FPGA Brings Arduboy to the Game Boy Advance
Hackaday readers are perhaps familiar with the Arduboy, an open source handheld gaming system that aims to combine the ease of Arduino development with the seething nostalgia the Internet has towards the original Nintendo Game Boy. While not quite the same as getting one of your games published for a “real” system, the open source nature of the Arduboy platform allows an individual to develop a game playable on a commercially manufactured device.
While the Arduboy hardware itself is actually quite slick, that hasn’t stopped people from trying to bring its games to other pieces of hardware. Now thanks to the efforts of [uXe], the Game Boy Advance is well on its way to becoming Arduboy compatible, in a way bringing the whole project full circle. Assuming this gadget becomes a commercial device (it sounds like that’s still up in the air), Arduboy developers will be able to proudly play their creations on the final and objectively best entry into the Game Boy line.
Getting to this point has been something of an adventure, as documented in a thread from the Arduboy forums. Members of the community wondered what it would take to get Arduboy games running on a real Game Boy, but pretty quickly it was decided that the original beige brick model wasn’t quite up to the task. Eventually its far more capable successor the Game Boy Advance became the development target, and different approaches were considered for getting existing games running on the platform.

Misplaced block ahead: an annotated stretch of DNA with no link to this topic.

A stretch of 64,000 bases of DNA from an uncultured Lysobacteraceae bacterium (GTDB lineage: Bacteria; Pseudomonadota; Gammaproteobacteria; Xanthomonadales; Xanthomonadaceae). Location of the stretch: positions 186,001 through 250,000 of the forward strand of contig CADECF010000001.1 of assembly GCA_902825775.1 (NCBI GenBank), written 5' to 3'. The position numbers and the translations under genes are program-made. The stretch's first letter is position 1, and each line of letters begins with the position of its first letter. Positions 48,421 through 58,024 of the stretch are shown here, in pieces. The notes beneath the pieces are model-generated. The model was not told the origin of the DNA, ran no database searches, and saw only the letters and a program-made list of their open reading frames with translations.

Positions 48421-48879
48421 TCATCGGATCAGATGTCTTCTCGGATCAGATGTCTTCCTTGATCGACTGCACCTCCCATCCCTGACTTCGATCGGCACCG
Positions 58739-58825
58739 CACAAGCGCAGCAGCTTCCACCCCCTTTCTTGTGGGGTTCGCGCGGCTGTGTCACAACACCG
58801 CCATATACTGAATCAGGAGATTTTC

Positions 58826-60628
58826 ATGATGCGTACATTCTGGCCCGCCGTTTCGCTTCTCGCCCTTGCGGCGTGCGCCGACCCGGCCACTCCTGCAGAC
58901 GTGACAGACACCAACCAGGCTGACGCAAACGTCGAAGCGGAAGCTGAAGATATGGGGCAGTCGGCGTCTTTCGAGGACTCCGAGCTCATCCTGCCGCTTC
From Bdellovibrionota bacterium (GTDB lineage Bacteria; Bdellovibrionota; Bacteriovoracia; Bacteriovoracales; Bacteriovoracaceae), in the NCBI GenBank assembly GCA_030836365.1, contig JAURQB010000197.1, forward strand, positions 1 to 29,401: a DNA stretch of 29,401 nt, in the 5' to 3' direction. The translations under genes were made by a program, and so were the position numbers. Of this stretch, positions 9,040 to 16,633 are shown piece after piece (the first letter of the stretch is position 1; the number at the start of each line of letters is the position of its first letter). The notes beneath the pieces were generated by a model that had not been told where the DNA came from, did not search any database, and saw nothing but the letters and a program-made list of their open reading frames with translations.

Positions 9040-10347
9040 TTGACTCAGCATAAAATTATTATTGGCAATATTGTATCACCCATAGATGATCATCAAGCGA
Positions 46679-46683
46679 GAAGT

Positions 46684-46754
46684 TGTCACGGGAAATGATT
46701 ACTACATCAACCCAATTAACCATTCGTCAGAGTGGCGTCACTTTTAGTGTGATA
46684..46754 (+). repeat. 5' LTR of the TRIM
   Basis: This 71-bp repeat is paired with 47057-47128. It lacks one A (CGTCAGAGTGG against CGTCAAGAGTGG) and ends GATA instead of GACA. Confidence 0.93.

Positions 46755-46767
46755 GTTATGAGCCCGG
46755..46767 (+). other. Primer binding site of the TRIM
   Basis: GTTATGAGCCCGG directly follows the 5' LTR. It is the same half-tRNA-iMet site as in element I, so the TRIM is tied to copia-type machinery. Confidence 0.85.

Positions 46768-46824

While there were some interesting ideas, such as using the GBA’s link port to “feed” the system games over SPI, in the end [uXe] decided to look into creating an FPGA cartridge that would actually run the Arduboy games. In this scenario, the GBA itself is basically just being used as an interface between the FPGA and the human player. In addition to these low-level hardware considerations, there was considerable discussion about the more practical aspects of bringing the games to the new hardware, such as how to best scale the Arduboy’s 128 x 64 output to the GBA’s 240 × 160 screen.
As demonstrated in the videos after the break, [uXe] now as all the elements for playing Arduboy games on the GBA in place, including the ability to disable full screen scaling by using the shoulder buttons. Now he just needs to shrink the hardware down to the point it will fit inside of a standard GBA cartridge. Beyond that, who knows? Perhaps the appeal of being able to run Arduboy games on a real Game Boy is enough to warrant turning this hack into a new commercial product.
Thanks to a hardware swap we’ve seen Arduboy games played on the Dreamcast VMU, and [uXe] himself previously grafted Arduboy-compatible hardware into an original Game Boy, but being able to play these games on an unmodified Game Boy Advance obviously has its own appeal. At the very least, it will be a bit more ergonomic than using a hacked classroom gadget.